From cabin to coffee factory –Part II …The Arthur A. McGowan story
One Holy Thursday, Arthur A. McGowan and his girlfriend went to his farm at Flamstead in St Andrew. The following morning, in his attempt to clear the land of the trees that were felled two weeks prior, he lit a fire. The fire consumed the fallen trees all right, but a strong wind blew it into the patch, two to three acres of it, that was already under coffee cultivation.
With the help of a man called Gussie, he spent one day and one night trying to contain the fire, which he did not want to spread to neighbouring farms. He had no money to pay reparation. When the embers had finally died, McGowan salvaged some of the coffee trees, and spent the next two weeks replanting. He was not mentally scorched by the fire. It made him stronger, he said.
And beneath the ashes there was treasure – more land space. The fire had inadvertently cleared land that he did not intend to at that time. People approached him for a share. He said no. It was his fire and his anxiety. In six months, 10 acres went under cultivation. In two years, it expanded to 22 acres.
After 10 and a half years of being a coffee farmer, McGowan became involved in the haulage side of the industry, buying a truck, and learning to drive it. While still being a farmer, he would transport coffee from all over the Blue Mountains. That part of his operations he folded to start his own coffee factory, after 18 years of being a farmer.
He started off by buying a small handheld pulper. But that was too slow. He converted a washing machine motor into a pulper. It, too, was not as efficient, so it was adjusted. Another washing machine motor was added and he still has them.
McGowan was now pulping 6,000 pounds of coffee a year, 600/700 boxes of beans, but did not know what to do with them. People wanted to pay him little or nothing. He admitted not knowing the real price, but still was not willing to give away his produce.
Eventually, somebody made an offer he could not refuse. That was his first time in selling coffee beans. They were excellent. He got a better price the following year, learning the business as he went along.
McGowan was still living at Chatsworth where there were the remains of a great house on the property. He got the idea to convert the old brick structure into a factory. He looked at it and mapped out what he was going to do in and around it. His cousins and other relatives, he said, were not supportive, but he pressed on.
To reach the remnants, he paid a tractor operator $140,000 to cut a road across the steep slope. Then he spent about $1 million to build a retaining 99-cubic-foot retaining wall to contain a breakaway. The wall ended up being 100 feet long.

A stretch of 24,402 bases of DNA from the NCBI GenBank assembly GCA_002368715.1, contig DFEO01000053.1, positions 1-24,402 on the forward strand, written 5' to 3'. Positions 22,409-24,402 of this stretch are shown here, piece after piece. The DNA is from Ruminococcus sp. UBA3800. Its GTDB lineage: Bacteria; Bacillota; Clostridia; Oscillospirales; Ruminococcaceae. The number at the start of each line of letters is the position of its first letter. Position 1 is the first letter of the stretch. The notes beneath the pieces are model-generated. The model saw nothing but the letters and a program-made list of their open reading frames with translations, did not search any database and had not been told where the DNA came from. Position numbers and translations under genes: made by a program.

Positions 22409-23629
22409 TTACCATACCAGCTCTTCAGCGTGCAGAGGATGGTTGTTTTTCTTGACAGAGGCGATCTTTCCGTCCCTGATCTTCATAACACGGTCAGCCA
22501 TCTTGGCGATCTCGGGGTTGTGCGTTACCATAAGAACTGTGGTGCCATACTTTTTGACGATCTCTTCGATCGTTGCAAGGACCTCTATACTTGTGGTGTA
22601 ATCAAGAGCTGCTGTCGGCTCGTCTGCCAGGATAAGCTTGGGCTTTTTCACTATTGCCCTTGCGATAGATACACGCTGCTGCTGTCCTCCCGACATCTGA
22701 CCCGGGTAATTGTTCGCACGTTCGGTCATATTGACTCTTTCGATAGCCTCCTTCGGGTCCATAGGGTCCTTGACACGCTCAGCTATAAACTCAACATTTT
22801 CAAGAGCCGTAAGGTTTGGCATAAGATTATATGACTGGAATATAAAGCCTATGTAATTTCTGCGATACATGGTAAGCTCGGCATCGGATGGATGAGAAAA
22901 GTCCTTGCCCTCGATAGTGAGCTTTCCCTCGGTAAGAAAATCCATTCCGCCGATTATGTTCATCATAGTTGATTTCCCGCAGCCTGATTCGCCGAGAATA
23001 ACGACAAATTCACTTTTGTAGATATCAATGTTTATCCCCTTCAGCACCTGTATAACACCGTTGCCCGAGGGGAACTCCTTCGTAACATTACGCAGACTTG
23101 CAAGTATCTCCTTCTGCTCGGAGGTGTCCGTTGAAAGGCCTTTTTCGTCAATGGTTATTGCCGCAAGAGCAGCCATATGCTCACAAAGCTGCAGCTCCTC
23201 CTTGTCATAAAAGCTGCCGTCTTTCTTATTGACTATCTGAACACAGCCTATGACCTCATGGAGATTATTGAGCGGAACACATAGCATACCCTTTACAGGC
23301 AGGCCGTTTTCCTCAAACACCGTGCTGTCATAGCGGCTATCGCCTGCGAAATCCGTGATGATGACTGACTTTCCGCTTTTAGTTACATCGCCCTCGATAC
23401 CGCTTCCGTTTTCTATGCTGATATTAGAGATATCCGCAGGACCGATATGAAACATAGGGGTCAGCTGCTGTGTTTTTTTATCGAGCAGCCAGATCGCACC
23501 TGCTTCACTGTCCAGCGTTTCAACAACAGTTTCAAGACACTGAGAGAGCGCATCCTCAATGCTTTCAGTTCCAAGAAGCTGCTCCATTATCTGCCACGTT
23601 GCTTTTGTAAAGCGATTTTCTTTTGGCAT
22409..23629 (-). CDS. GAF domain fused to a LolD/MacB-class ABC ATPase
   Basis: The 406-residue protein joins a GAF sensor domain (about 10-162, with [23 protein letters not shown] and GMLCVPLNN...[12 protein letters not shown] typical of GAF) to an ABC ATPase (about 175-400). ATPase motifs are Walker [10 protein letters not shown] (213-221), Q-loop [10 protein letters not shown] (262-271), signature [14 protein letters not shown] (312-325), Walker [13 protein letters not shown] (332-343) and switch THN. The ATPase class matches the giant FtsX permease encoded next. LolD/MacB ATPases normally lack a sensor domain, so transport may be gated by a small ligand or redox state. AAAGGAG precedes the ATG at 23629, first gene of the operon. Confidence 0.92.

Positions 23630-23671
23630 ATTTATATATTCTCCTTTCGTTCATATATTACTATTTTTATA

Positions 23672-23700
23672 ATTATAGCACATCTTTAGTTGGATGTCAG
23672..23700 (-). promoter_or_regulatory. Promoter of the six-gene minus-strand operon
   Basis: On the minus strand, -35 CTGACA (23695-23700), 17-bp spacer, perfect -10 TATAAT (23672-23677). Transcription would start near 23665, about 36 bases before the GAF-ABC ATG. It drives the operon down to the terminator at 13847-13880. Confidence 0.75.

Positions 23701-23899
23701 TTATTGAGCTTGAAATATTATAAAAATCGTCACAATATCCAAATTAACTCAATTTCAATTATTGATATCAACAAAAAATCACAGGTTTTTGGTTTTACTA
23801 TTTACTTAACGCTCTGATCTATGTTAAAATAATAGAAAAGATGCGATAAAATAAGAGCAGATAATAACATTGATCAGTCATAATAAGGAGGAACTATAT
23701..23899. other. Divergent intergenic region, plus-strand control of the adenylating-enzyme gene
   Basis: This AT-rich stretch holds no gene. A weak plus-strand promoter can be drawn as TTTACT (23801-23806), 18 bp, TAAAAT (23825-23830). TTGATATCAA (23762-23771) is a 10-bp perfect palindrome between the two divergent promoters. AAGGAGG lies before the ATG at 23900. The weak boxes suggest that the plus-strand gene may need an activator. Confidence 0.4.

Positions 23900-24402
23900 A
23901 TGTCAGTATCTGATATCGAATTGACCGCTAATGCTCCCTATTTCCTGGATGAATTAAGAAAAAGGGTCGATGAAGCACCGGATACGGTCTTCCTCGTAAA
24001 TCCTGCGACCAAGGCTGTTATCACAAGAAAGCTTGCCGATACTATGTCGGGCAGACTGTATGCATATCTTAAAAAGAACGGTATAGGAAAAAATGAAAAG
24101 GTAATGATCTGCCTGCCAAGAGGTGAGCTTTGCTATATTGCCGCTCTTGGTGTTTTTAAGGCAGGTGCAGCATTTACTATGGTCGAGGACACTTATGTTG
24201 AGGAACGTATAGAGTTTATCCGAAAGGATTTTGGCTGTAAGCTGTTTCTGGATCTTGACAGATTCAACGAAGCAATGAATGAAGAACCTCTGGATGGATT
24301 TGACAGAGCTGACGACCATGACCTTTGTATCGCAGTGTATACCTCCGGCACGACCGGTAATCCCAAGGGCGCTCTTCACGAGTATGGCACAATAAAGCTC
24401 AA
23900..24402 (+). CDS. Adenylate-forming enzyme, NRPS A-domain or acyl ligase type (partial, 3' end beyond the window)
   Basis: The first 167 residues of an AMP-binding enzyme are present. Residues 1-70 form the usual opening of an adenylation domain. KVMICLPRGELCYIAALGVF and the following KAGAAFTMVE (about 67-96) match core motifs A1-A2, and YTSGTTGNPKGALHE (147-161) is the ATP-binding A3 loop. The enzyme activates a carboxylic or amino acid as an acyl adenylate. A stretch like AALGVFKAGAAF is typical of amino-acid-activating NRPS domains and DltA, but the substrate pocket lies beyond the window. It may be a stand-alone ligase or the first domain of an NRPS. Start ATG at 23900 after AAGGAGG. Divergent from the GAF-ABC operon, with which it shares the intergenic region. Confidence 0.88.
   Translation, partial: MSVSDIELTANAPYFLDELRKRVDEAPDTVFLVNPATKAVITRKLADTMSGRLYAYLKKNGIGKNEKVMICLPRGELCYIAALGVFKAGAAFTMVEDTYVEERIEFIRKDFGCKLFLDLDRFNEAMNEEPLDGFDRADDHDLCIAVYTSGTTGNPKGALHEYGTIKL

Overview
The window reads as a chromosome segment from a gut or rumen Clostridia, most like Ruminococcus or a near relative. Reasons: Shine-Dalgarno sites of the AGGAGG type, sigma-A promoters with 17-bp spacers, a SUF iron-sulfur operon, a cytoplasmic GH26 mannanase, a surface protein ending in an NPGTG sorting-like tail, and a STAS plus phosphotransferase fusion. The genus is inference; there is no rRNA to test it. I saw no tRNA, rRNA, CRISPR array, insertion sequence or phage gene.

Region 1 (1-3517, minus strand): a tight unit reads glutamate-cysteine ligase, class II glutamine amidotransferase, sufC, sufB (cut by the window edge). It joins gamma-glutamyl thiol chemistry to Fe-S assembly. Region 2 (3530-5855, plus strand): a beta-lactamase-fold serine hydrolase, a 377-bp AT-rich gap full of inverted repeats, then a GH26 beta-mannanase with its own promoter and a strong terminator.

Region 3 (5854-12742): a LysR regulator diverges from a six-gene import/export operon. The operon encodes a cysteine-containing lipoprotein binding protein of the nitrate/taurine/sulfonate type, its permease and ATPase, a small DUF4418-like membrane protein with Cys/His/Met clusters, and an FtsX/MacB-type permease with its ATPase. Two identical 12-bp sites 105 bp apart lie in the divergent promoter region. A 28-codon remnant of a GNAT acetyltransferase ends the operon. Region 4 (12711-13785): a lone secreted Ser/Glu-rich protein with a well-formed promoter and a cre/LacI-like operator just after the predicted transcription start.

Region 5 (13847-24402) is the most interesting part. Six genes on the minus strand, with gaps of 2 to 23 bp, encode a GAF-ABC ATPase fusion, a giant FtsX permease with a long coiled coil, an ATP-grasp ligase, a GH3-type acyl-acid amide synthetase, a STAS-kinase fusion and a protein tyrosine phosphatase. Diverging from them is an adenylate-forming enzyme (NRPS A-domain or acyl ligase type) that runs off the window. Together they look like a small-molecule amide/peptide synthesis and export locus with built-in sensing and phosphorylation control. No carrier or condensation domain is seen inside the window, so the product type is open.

ALL HELL BROKE LOOSE
Then all hell broke loose. The pressure from unsupportive relatives intensified. Not being one to back away from challenges, McGowan said it hit him like “a brick” when he listened to the advice of another relative, and obeyed. His dream of owning a factory in the decades-old structure was abandoned.
By February 2014, he acquired another piece of property at a place called Trumpet Tree on Constitution Hill. It already had an unfinished concrete structure on it. He sought and got some financial assistance, and with the help of a man who was not a mason, set out to upgrade the structure. He was to get some assistance from a well-known financial institution.
All this time, he was doing his own research on the equipment he was going to need. He commissioned the equipment to be made in India. He would lie in bed in the wee hours of the morning thinking about the place. People thought he was crazy to be harbouring the ambition of building a coffee factory. They had never seen a poor, black-skin man own a Blue Mountain coffee factory.
“When it really hit home to the community, and the community came on board now was when the container of machines arrived [from India],” McGowan recalled.
There was much excitement, especially the attention that the machines drew to get them around the curves and turns of the road, and into the building. The region is hill and gully topography, traversed by a narrow main road that was quite close to the edge of precipices at points.
Once the machines got into the building, it was now about setting them up.
At the time, McGowan did not have his own licence to produce coffee, so he had to do business under the licence of the Jamaica Coffee Growers Association. As long as he had a market, he could do that.
Eventually, the coffee factory was up and running, and last year it was registered as the Trumpet Tree Coffee Factory, taking its name from the Trumpet Tree district where it is located, whose product is marketed under the brand of Riddim Blue Coffee.